Recently I've noticed my X40's battery life appears to not be what it once was. I was curious to work out precicely what it is, so I delved into the debian packages to see what I could find.

There are two popular "standards" for power management: APM and ACPI. Hardware support for the two standards varies wildly across laptops, which is why we haven't entirely ditched APM and moved to ACPI for everything. The X40 (and thinkpads in general) have great ACPI support, so I use ACPI.

Unfortunately most of the packages I've found that look like they might do what I want are for APM only:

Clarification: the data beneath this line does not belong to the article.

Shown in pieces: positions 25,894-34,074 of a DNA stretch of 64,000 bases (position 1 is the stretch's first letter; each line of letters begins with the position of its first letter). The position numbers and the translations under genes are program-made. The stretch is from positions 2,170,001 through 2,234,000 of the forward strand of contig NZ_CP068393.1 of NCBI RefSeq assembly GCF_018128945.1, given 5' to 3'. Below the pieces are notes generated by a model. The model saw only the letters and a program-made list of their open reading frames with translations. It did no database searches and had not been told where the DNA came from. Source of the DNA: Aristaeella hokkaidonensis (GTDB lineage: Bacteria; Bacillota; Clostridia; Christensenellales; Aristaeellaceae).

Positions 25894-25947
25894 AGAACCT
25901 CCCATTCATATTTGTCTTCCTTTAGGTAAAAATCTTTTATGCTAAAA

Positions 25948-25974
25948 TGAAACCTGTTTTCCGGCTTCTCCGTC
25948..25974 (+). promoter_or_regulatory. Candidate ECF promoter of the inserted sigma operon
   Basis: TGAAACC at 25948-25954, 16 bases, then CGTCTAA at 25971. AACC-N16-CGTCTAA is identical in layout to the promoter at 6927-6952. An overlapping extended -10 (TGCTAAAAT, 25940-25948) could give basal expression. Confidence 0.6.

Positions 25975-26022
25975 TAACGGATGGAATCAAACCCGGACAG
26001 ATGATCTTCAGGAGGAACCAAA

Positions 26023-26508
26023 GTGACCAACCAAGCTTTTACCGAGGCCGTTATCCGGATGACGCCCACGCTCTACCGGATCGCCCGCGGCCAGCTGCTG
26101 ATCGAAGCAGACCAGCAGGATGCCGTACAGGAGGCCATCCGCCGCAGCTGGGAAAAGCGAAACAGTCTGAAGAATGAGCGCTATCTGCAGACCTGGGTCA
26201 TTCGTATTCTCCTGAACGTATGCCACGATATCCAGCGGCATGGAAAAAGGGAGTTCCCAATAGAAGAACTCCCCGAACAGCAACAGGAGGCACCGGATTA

...periodically collect charge/discharge patterns over time...requires APM...
...advanced battery monitor for laptops...statistical and adaptive linear methods...requires /proc/apm.

Some other tools sounded great, but also a bit self-defeating:

...reads various system statistics and updates RRD files... promising so far; the statistics are very fine-grained since the files are updated every 10 seconds. Ack! The heisenberg principle will probably kick in a bit here, if the hard disk is going to spin up every 10 seconds.

It's starting to look like it might be worthwhile porting one of these to ACPI. Ben Hutchings is going to send me some example code he uses to monitor his battery in ion3.

Mental note: file patches for the descriptions of those packages which do not make it clear which interface they support.